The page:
Avoiding the ‘Trinity Trap’ when reporting on health promotion

Health care is but one element of what makes the biggest difference in health outcomes – social factors play a far more significant role. Income and its distribution, education, employment, social supports, housing, nutrition, and the wider environment  what we have come to know as the social determinants of health – are the most powerful predictors of wellness and longevity. This has been understood for centuries, and empirically validated in recent decades with study after study demonstrating significant inequalities in health outcomes between wealthy and disadvantaged populations.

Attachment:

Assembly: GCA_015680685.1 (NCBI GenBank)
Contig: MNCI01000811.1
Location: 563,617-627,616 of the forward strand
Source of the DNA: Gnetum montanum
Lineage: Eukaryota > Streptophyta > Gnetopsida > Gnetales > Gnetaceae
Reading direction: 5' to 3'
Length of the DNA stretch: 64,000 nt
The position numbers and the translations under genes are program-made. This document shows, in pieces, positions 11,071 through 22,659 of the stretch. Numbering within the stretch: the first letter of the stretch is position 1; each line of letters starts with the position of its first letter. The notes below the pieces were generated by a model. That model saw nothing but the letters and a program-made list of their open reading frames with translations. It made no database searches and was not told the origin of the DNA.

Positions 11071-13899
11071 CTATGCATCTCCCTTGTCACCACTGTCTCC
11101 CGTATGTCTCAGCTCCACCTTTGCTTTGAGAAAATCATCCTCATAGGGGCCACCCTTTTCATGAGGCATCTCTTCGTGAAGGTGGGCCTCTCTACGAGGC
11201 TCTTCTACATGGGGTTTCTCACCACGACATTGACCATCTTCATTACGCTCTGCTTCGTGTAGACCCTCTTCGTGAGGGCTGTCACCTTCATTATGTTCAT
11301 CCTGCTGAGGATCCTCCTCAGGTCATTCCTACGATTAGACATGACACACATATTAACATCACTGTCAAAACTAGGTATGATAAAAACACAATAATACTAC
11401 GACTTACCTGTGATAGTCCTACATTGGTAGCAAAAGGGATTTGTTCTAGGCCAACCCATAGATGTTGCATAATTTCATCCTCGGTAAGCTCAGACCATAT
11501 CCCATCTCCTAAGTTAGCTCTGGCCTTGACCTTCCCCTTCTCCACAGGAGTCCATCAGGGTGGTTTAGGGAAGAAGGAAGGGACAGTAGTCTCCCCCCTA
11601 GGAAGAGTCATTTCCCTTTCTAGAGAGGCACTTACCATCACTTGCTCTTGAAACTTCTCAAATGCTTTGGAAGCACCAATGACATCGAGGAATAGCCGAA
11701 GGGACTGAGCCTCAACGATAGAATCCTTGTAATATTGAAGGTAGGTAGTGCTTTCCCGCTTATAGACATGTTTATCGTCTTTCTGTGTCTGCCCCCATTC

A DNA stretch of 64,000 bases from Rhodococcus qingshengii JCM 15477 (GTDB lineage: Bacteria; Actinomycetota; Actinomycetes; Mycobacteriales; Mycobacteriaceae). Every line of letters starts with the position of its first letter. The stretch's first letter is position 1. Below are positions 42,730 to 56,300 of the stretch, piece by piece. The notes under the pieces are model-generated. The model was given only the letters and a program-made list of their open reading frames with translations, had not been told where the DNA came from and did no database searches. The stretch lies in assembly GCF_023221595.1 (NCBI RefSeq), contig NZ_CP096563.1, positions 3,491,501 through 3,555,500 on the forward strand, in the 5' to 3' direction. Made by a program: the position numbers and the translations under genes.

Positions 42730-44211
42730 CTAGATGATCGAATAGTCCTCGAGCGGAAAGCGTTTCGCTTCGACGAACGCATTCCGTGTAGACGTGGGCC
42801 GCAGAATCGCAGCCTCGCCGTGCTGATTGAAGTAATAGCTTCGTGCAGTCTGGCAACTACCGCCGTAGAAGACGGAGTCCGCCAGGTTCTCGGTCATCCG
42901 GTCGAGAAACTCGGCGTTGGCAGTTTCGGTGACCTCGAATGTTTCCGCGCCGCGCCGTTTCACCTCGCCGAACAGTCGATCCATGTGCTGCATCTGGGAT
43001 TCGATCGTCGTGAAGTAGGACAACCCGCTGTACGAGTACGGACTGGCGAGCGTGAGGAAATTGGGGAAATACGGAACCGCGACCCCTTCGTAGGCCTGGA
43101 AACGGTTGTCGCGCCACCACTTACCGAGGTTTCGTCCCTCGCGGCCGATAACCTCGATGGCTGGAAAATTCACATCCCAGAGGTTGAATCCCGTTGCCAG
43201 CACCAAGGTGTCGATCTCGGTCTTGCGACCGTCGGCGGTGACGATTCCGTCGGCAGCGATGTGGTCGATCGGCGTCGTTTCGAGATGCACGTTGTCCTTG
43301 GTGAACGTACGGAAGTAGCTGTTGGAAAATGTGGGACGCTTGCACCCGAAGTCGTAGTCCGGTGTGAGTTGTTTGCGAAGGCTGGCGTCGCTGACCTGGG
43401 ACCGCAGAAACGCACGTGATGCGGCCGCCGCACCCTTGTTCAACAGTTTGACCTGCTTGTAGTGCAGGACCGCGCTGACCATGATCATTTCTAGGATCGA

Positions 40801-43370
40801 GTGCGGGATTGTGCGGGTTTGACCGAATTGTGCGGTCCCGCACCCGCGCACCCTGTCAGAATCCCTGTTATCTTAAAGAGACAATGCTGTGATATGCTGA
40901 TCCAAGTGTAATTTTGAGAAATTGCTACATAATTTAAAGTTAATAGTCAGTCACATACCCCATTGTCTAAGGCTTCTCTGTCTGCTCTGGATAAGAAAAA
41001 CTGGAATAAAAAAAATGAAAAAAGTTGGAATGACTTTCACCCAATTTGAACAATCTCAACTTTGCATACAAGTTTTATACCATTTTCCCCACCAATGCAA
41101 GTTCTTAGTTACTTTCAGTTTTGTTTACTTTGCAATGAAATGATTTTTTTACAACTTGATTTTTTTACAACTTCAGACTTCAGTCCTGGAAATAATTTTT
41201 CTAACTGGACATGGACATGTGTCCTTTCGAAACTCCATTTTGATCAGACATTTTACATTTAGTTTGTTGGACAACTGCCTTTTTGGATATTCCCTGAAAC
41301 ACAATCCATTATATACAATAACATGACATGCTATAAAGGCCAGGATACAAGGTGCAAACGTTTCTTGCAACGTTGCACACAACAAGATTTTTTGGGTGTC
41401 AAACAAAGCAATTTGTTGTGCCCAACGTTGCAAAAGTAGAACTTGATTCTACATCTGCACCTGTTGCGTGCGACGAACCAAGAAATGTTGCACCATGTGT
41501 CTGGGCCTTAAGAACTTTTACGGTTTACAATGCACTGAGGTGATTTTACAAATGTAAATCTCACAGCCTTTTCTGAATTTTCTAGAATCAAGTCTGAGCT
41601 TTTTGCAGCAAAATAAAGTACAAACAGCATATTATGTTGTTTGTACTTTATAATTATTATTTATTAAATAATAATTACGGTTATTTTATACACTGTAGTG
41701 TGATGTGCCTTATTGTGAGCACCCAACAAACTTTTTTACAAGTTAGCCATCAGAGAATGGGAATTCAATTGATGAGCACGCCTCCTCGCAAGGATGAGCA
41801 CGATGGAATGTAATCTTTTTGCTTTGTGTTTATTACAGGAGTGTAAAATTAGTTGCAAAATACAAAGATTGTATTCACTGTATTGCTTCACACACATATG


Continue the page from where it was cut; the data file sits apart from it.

Why is it that, when we talk about health promotion, we still get stuck talking about the “Trinity Trap” of smoking, diet and exercise when we know that social factors have the biggest influence on health outcomes?

In this new tip sheet, family doctor and medical professor Ryan Meili discusses the importance of fully understanding the social determinants of health.

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